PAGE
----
Newcastle still paying Manchester United signing Michael Owen

Owen, 29, who cost the Magpies £37million in transfer fee and wages, is entitled under severance rules to have any shortfall in his wages made up for four weeks.

And, having taken a pay cut in his basic wage from £105,000-a-week to £50,000, he is entitled to £220,000 from the cash-strapped Toon.

Under Premier and Football League rules, Owen is entitled to have the shortfall between his £105,000-a-week Newcastle wages and his £50,000 Old Trafford basic made up for a month.

And with freed Australian striker Mark Viduka, Brazilian defender Cacapa and Danish forward Peter Lovenkrands also due severance pay-outs, the new owners of Newcastle could face an £800,000-plus bill.

It is yet another kick in the teeth for a club that has endured one of the most ignominious close-seasons in history since their last-day relegation to the Championship in May.

Newcastle arrived at Dublin's Tallaght Stadium yesterday for a friendly with Shamrock Rovers in a state of total disarray with Geordie legend Alan Shearer still no nearer being appointed permanent manager, while former chairman Freddy Shepherd still waits in the wings with his takeover bid.

But there are worrying signs for the Toon top brass that both supporters and players are running out of patience with the lack of any action at St James' Park this summer.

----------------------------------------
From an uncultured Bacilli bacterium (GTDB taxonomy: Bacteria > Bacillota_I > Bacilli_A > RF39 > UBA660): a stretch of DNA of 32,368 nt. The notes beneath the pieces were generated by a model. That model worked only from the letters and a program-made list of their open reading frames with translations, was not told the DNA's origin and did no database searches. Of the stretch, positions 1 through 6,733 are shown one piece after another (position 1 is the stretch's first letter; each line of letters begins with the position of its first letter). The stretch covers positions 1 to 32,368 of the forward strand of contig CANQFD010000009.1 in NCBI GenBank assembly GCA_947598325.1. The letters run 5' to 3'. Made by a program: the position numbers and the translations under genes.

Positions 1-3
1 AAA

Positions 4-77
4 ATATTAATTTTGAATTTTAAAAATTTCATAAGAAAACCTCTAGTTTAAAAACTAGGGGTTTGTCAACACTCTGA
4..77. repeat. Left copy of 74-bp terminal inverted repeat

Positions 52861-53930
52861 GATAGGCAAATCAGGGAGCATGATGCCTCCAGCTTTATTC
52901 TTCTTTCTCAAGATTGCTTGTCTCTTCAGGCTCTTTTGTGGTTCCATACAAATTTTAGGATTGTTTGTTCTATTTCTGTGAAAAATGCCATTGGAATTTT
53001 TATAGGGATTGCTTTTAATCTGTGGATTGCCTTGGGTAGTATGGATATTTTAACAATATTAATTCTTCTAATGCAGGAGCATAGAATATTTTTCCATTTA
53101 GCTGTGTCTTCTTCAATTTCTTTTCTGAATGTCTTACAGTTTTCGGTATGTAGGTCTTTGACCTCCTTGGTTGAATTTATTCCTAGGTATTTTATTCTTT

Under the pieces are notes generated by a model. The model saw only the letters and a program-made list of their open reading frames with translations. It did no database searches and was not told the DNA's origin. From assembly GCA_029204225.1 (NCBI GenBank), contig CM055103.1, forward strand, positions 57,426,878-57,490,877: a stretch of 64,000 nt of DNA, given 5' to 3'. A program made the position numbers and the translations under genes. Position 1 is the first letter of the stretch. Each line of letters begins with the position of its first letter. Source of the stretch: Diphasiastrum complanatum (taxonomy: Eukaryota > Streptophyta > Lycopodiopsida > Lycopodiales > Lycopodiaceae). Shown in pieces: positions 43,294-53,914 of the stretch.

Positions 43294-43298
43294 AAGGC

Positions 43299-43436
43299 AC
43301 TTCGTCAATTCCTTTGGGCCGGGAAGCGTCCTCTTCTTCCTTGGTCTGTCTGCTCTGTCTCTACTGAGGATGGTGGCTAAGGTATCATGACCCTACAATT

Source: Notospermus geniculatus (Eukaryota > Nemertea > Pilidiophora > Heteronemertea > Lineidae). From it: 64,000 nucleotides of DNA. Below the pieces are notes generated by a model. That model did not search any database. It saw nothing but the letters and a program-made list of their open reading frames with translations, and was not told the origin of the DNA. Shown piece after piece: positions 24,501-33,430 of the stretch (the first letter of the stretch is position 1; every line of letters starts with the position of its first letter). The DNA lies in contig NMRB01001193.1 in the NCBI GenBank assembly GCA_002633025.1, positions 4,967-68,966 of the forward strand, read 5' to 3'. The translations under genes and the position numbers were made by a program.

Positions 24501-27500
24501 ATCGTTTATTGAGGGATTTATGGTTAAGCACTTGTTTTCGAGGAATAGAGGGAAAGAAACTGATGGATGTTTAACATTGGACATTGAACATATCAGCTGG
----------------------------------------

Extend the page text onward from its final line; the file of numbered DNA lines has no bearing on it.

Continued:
Not only have Newcastle failed to find a new owner in the six weeks since Mike Ashley (right) put the club up for sale, but they played their first game of the season without a permanent manager and no sign of a new club captain being appointed to replace the departed Owen. Newcastle took on Rovers yesterday with Chris Hughton again in temporary charge of team matters and football secretary Lee Charnley running the show off the field.

And they were also without any senior media representation following the departure of chief press officer Gary Oliver this summer.

A club insider said: "Newcastle is like an empty shell at the moment. There seems to be no-one in charge.

"It is hard for people to get motivated when the club is in a state of limbo.

"The big-earners know they are going to be sold and haven't got a lot of incentive.

"The season ticket sales are alarmingly low and attendances next season will be the lowest since the ground was expanded in 2000. Nothing can happen until a new owner is found and morale is now rock-bottom among players and fans."

Ashley made slashing Newcastle's unsustainable £74million wage bill a major priority after relegation at Villa Park in May, but so far has failed to raise even a penny on transfer fees.

And the club's finances have been further damaged by the Toon Army's reluctance to buy season tickets because of the uncertainty over the club's future.

The local evening newspaper claims that a readers poll shows that 52 per cent of fans have yet to renew season tickets, which would indicate that less than 20,000 have bothered to renew.

Managing director Derek Llambias has claimed that there have been"more than two bids at £100million", while the Singapore-based Profitable Group claim to have made an offer.

But it seems certain that disillusioned Toon Army fans will continue to boycott the club until the highlyunpopular Ashley is finally bought out.

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